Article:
samahuta bhismaka-kanyaya ye
sriyah savarnena bubhusayaisam
gandharva-vrttya misatam sva-bhagam
jahre padam murdhni dadhat suparnah
samahutah—invited; bhismaka—of King Bhismaka; kanyaya—by the daughter; ye—all those; sriyah—fortune; sa-varnena—by a similar sequence; bubhusaya—expecting to be so; esam—of them; gandharva—in marrying; vrttya—by such a custom; misatam—carrying so; sva-bhagam—own share; jahre—took away; padam—feet; murdhni—on the head; dadhat—placed; suparnah—Garuda.
Attracted by the beauty and fortune of Rukmini, the daughter of King Bhismaka, many great princes and kings assembled to marry her. But Lord Krsna, stepping over the other hopeful candidates, carried her away as His own share, as Garuda carried away nectar.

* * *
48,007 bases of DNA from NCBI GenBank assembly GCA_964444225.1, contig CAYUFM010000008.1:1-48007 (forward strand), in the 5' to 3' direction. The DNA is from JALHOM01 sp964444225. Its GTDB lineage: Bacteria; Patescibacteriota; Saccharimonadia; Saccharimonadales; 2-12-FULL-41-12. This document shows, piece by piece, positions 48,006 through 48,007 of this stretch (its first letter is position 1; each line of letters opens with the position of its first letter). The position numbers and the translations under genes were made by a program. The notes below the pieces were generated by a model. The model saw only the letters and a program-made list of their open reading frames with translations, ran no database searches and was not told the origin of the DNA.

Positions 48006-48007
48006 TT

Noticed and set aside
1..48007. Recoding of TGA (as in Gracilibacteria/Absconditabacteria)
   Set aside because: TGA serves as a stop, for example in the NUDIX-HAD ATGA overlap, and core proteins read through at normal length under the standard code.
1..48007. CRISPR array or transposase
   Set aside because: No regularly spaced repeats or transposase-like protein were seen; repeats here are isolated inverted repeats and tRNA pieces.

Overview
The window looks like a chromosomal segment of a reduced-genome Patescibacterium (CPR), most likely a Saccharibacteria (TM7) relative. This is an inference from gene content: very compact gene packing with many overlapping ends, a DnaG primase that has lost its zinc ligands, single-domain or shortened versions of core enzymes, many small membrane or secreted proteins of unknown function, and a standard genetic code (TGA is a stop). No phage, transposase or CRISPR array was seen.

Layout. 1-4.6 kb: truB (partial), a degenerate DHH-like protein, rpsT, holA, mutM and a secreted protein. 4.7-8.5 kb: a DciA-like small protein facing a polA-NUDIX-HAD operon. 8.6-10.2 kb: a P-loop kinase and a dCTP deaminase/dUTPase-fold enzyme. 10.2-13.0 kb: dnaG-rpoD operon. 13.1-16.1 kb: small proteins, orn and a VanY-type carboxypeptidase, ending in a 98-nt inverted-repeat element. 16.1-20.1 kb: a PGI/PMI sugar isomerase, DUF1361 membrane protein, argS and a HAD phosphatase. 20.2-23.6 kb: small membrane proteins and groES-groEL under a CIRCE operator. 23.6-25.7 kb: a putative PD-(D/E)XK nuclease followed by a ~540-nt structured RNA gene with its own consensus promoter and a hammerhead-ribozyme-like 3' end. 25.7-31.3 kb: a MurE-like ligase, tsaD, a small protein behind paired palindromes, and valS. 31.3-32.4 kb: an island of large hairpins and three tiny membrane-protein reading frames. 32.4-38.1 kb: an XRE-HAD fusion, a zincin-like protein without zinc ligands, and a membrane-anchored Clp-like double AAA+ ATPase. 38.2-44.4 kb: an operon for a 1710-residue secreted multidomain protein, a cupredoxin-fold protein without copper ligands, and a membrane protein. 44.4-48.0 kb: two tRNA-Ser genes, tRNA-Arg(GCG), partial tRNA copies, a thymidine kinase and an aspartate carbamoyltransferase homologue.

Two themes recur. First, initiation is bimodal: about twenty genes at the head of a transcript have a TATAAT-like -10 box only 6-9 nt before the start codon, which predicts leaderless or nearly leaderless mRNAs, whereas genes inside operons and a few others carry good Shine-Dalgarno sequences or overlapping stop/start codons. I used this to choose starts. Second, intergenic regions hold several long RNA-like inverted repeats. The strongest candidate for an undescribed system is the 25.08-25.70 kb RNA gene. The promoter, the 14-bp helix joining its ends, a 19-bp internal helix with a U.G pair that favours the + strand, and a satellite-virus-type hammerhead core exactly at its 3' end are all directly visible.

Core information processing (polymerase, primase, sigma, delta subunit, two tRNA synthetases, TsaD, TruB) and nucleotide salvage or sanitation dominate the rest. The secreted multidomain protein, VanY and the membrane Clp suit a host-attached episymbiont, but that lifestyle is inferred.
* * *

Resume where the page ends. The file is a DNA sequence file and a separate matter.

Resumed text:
Princess Rukmini, the daughter of King Bhismaka, was actually as attractive as fortune itself because she was as valuable as gold both in color and in value. Since the goddess of fortune, Laksmi, is the property of the Supreme Lord, Rukmini was actually meant for Lord Krsna. But Sisupala was selected as her bridegroom by Rukmini’s elder brother, although King Bhismaka wanted his daughter to be married to Krsna. Rukmini invited Krsna to take her away from the clutches of Sisupala, so when the bridegroom, Sisupala, came there with his party with the desire to marry Rukmini, Krsna all of a sudden swept her from the scene, stepping over the heads of all the princes there, just as Garuda carried away nectar from the hands of the demons. This incident will be clearly explained in the Tenth Canto.
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